|Not the Loch Ness Monster|
During the cold war, it was very common for the Soviet and Swedish navies to play a deadly game of cat & mouse in the waters of the Baltic Sea between Stockholm and the Russian enclave of Kaliningrad in Southern Lithuania. The Swedes were not know for playing around, and made liberal use of depth charges as they chased these subs from around their shores. In case there is some doubt about what the Swedish navy was seeing, in 1981 a Soviet Whiskey class submarine loaded out with nuclear weapons was stranded on a bar off Karlskrona in southeast Sweden, causing a massive diplomatic incident. After more than a week of tense negotiations, Swedish surface ships towed the submarine into deeper water where it was permitted to go free. More recently, a pair of Russian SU-24s penetrated Swedish airspace in what was seen as an intentional probe of Swedish air defenses. The Russian fighters were intercepted and escorted back to international airspace.
What would a Russian submarine be doing in the Baltic off Stockholm? Nobody's saying anything, but the unspoken assumption is that the major powers use specially equipped submarines to tap underwater fiber optic cables in order to intercept digital telephone and internet communications. The US has famously been doing so since the USS Halibut took part in Operation Ivy Bells in 1971.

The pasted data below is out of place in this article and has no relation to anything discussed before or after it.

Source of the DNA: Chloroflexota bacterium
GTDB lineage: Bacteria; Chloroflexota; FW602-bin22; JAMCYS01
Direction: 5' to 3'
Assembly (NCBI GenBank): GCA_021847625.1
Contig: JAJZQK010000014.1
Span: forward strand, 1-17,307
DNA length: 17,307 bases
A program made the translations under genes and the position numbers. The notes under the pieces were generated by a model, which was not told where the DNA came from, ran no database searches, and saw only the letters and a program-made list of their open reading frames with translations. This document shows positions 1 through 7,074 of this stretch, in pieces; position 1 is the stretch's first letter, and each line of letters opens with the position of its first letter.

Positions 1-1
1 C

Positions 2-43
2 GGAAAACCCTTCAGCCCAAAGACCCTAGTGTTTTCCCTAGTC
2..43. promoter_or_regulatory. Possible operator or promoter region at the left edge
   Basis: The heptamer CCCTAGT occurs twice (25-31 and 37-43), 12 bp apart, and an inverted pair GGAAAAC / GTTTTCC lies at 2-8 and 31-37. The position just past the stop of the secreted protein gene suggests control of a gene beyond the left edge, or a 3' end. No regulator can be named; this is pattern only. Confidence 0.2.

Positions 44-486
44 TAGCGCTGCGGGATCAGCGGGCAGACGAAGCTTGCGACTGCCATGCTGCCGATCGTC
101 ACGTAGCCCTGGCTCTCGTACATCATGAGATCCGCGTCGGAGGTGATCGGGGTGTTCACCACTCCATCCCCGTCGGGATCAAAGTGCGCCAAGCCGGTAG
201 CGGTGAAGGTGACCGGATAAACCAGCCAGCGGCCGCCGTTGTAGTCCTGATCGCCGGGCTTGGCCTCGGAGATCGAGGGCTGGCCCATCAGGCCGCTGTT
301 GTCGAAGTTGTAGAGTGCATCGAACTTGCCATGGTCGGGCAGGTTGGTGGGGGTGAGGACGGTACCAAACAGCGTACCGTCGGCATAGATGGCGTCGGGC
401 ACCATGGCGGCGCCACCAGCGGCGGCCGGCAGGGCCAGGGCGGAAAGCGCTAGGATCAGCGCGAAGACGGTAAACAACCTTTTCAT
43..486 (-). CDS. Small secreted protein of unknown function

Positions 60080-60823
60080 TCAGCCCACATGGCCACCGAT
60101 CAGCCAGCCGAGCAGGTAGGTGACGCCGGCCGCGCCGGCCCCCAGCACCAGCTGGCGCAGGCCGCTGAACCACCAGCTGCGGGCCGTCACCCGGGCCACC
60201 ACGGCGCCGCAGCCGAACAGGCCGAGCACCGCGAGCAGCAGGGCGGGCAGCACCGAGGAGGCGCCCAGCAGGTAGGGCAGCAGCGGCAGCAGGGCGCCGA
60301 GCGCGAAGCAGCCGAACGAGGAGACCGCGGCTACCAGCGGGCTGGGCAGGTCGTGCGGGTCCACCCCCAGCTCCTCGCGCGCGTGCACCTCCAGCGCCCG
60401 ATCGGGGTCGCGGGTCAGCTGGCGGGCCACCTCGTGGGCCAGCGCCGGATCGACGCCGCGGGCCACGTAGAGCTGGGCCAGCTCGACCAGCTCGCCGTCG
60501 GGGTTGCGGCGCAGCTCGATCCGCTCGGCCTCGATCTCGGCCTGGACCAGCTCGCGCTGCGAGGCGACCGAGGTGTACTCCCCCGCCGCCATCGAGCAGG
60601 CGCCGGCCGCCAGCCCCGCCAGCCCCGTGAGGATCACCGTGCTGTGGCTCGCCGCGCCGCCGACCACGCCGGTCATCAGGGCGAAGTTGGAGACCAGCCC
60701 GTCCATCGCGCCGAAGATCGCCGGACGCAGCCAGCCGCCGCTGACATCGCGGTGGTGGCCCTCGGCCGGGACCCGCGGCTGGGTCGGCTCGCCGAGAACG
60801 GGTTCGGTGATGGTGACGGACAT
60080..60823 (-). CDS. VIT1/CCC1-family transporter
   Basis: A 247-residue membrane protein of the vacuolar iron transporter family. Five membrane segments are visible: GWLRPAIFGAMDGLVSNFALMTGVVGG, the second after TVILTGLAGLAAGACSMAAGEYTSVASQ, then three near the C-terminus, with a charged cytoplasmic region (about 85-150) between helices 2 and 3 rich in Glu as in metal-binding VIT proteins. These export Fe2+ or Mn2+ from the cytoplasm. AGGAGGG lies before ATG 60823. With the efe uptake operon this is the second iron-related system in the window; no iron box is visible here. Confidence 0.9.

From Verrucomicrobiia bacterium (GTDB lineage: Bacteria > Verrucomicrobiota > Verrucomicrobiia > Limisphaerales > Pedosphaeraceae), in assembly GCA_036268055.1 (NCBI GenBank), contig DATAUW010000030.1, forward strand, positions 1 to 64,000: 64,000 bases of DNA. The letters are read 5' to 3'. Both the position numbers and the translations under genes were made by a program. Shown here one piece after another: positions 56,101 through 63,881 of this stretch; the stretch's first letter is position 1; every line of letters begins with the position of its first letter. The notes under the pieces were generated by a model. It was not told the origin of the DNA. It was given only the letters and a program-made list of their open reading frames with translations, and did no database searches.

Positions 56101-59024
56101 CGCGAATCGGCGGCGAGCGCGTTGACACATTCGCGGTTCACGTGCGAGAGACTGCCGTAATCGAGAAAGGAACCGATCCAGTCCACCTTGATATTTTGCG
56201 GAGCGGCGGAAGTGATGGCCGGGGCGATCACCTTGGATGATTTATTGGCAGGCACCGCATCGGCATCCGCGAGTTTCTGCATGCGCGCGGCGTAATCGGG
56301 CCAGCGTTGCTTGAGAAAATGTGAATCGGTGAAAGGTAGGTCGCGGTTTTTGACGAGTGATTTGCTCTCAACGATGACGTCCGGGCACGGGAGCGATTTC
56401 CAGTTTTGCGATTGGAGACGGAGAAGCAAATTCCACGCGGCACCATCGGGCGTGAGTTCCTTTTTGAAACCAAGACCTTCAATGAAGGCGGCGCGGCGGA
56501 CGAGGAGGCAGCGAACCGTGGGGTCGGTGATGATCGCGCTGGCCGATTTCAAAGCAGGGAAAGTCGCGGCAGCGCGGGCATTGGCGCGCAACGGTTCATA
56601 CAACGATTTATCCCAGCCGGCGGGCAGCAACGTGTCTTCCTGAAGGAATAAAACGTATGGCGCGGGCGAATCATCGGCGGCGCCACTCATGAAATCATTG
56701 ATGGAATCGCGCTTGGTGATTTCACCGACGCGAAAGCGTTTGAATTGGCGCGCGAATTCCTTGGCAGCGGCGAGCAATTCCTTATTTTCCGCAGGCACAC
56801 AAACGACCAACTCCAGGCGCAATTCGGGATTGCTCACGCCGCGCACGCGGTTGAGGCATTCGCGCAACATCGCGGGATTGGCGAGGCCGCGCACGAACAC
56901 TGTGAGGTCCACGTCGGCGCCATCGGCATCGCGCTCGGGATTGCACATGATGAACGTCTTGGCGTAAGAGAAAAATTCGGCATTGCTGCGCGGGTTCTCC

At this point, if the Swedish navy hasn't found anything, they probably won't, but it's clear that some foreign entity is operating intelligence gathering submarines in the Western Baltic for purposes that the Swedes find suspicious or downright hostile. While all the indications - and the history - indicate that this is Russian activity, there are other nations, particularly the US and UK that could be operating in those same waters for the same reasons.